About this Recording
8.570567 - PASCULLI: Operatic Fantasias
English  German 

Antonio Pasculli (1842–1924)
Operatic Fantasias for Oboe and Piano


Antonio Pasculli was among the great virtuosi of the oboe, an instrument for which he wrote music of considerable brilliance, making phenomenal demands on any performer. Born in Palermo in 1842, he embarked on a career as a performer at the age of fourteen, appearing in Italy, Germany and Austria. In 1860, at the age of eighteen, he became professor of oboe and cor anglais at the Palermo Conservatory, where he taught until 1913. His playing career, during which he also appeared with his brother Gaetano, a violinist, came to an end in 1884, when it seemed he might be losing his sight. Pasculli played a boxwood oboe and an eleven-key cor anglais.

As a conductor from 1879 Pasculli directed the Municipal Music Corps in Palermo, insisting that his wind players should also play string instruments, thus enabling the band to tackle a much wider and more adventurous repertoire. The orchestra was disbanded on Pasculli’s retirement in 1913. He outlived his three sons, the youngest of whom was killed in the Great War. Of his six daughters two became harpists.

Pasculli provided himself with virtuoso oboe repertoire in his fantasies on themes from popular operas of his time. These include Donizetti’s La favorita, Poliuto and L’elisir d’amore, Verdi’s I vespri siciliani, Un ballo in maschera and Rigoletto, Bellini’s Il pirata and La sonnambula and Meyerbeer’s Les Huguenots. Other compositions for oboe include three Characteristic Studies, including Le Api (The Bees), a Trio Concertante for oboe, violin and piano on themes from Rossini’s William Tell, his Ricordo di Napoli and a transcription of Rode’s Caprices. Other works were written for his band. In his operatic fantasias the thematic material is of less importance than the amazing technical demands made on any player, in ornamentation, cadenzas and other elements of virtuosity. The musical allusions may now be lost, but the technical display remains supreme.

Donizetti wrote his opera Poliuto based on Polyeucte, Corneille’s tragédie chrétienne, in 1838, envisaging the possibility of transforming it into a work for the Paris stage, resulting in the expanded version of the work as Les martyres. The Italian Poliuto was banned in Naples in 1838 and first performed there ten years later, after the composer’s death. Set in third century Armenia, Poliuto is secretly baptized by Nearco. Poliuto’s wife Paolina, once betrothed to the proconsul Severo, has rejected the high priest Callistene, who arouses Poliuto’s jealousy by allowing him to overhear a conversation between her and Severo. The Christian Nearco is captured and condemned to death, refusing to name his most recent convert. Poliuto comes forward and is also imprisoned. In death he is joined by his wife Paolina, herself now embracing the new faith. Pasculli’s Fantasia on the opera Poliuto starts with the theme of the chorus of priests in the temple of Jupiter that opens the second scene of the second act, in which Nearco is interrogated by Callistene and Severo, and also includes Poliuto’s first act D’un’alma troppo fervida, as he prepares for baptism.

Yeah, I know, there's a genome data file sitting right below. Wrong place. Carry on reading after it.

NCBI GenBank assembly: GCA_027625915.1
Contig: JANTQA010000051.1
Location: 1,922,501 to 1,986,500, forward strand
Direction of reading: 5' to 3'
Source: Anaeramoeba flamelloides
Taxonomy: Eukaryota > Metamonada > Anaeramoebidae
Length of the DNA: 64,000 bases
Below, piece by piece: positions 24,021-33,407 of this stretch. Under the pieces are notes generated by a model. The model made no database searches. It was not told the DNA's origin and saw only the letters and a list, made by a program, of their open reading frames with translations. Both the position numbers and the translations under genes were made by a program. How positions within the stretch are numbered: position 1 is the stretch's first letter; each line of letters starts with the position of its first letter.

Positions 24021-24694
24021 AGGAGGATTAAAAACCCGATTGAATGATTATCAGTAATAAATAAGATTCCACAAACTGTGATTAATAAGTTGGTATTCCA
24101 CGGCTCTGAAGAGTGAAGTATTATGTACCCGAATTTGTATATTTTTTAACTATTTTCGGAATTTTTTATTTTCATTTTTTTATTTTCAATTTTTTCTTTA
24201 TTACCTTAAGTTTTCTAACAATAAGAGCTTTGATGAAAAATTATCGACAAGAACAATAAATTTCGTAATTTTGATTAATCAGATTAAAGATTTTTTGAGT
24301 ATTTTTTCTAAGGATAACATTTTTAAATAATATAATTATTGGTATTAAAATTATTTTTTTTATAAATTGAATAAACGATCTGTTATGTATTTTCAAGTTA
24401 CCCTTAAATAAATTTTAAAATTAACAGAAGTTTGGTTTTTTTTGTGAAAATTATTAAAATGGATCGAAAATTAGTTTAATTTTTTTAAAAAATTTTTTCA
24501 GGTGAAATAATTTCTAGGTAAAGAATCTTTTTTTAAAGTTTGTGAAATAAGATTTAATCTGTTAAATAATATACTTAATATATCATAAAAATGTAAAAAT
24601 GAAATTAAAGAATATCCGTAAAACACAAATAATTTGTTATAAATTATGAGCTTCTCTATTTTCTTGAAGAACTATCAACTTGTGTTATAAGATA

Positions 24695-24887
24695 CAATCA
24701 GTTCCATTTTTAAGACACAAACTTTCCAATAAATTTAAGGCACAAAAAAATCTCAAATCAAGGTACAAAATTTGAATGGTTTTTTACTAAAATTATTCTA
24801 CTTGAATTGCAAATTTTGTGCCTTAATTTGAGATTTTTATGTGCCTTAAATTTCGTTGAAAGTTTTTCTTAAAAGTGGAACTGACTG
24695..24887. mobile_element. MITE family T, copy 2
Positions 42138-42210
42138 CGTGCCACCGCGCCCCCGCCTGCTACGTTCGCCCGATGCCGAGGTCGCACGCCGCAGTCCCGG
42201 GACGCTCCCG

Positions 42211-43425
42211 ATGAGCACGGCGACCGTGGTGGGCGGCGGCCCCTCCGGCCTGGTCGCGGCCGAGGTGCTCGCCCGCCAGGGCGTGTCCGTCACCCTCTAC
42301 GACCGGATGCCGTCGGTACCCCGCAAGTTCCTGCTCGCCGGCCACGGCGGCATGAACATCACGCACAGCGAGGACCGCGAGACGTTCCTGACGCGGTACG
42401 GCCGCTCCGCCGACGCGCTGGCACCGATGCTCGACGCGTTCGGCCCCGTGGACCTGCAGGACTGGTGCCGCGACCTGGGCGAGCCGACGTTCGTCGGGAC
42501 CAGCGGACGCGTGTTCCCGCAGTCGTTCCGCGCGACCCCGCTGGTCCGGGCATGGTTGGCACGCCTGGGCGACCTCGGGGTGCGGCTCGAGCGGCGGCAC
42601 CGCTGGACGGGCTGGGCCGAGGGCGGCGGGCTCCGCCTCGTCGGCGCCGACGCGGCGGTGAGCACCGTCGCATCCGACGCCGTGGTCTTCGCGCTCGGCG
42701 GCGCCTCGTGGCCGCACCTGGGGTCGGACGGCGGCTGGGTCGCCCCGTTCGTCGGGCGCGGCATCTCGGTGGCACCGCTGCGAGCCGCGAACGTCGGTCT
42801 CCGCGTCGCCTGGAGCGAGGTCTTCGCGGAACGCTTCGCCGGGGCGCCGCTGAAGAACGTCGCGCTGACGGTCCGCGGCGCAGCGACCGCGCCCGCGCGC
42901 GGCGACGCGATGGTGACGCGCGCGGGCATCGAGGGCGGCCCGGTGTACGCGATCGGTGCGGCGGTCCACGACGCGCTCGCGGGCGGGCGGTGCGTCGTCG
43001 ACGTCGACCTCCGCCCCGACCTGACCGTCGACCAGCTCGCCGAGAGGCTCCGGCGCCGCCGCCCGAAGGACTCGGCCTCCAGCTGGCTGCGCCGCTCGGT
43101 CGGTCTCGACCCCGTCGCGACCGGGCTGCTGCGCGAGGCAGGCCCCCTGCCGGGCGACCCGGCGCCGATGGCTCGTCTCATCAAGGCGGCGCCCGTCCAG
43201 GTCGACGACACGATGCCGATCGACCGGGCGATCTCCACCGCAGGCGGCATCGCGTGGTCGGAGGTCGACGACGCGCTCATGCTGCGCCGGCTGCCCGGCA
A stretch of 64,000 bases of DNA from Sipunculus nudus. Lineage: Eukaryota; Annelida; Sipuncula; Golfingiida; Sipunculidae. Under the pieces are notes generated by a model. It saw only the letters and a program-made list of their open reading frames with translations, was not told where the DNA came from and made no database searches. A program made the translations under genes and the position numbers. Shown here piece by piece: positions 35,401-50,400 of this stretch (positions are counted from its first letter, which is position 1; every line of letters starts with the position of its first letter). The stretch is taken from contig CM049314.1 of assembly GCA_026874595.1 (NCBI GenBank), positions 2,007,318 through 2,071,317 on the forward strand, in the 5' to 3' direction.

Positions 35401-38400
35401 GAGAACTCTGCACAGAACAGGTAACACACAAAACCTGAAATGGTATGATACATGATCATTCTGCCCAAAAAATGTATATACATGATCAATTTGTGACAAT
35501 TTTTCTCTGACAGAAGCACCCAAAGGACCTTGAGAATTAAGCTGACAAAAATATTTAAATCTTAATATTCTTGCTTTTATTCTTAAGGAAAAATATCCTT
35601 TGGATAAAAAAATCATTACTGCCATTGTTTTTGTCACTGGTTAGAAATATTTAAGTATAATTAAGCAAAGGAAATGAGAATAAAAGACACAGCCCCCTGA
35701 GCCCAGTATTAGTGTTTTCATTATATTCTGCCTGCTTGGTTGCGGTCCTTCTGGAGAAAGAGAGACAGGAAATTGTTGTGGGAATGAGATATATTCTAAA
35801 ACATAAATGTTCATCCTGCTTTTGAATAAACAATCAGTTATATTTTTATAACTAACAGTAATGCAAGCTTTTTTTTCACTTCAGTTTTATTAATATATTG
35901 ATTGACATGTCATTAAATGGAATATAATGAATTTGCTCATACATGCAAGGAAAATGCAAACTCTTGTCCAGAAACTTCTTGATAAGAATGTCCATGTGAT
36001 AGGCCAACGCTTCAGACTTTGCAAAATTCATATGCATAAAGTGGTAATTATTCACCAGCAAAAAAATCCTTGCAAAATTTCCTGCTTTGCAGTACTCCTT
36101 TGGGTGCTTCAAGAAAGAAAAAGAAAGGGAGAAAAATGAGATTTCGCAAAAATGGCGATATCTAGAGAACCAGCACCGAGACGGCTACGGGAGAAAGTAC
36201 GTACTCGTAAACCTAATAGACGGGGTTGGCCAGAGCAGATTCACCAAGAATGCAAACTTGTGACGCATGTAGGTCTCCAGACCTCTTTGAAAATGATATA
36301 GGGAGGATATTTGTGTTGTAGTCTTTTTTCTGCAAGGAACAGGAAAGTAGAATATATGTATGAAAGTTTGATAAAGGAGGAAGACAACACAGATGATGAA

Donizetti’s La favorita was first seen in Paris in its original French version in 1840. Set in Spain in the reign of Alfonso XI of Castile the opera finds the novice Ferrando seeking release from his vows, having fallen in love with Leonora, who, although Ferrando does not know it, is the King’s mistress. She arranges a commission for him in the army, where he distinguishes himself, honoured by the King, who is unaware of Ferrando’s relationship with Leonora, revealed to him by a courtier. Ordered by the Church to leave his mistress and return to his Queen, Don Alfonso obeys, and rewards the victorious Ferrando with the hand of Leonora. After their marriage an earlier letter of confession comes to Ferrando, who now understands his disgrace, and casting aside his sword he returns to the monastery, where Leonora, disguised as a novice, follows him, only to die in his arms. Pasculli starts his Concerto on motifs from La favorita with the first act scene in which Fernando is brought blindfold to the island where he is to see Leonora again. He is greeted by Inez, her confidante, and her women with Dolce zeffiro il secondo. Among other themes included is Fernando’s fourth act Spirto gentil.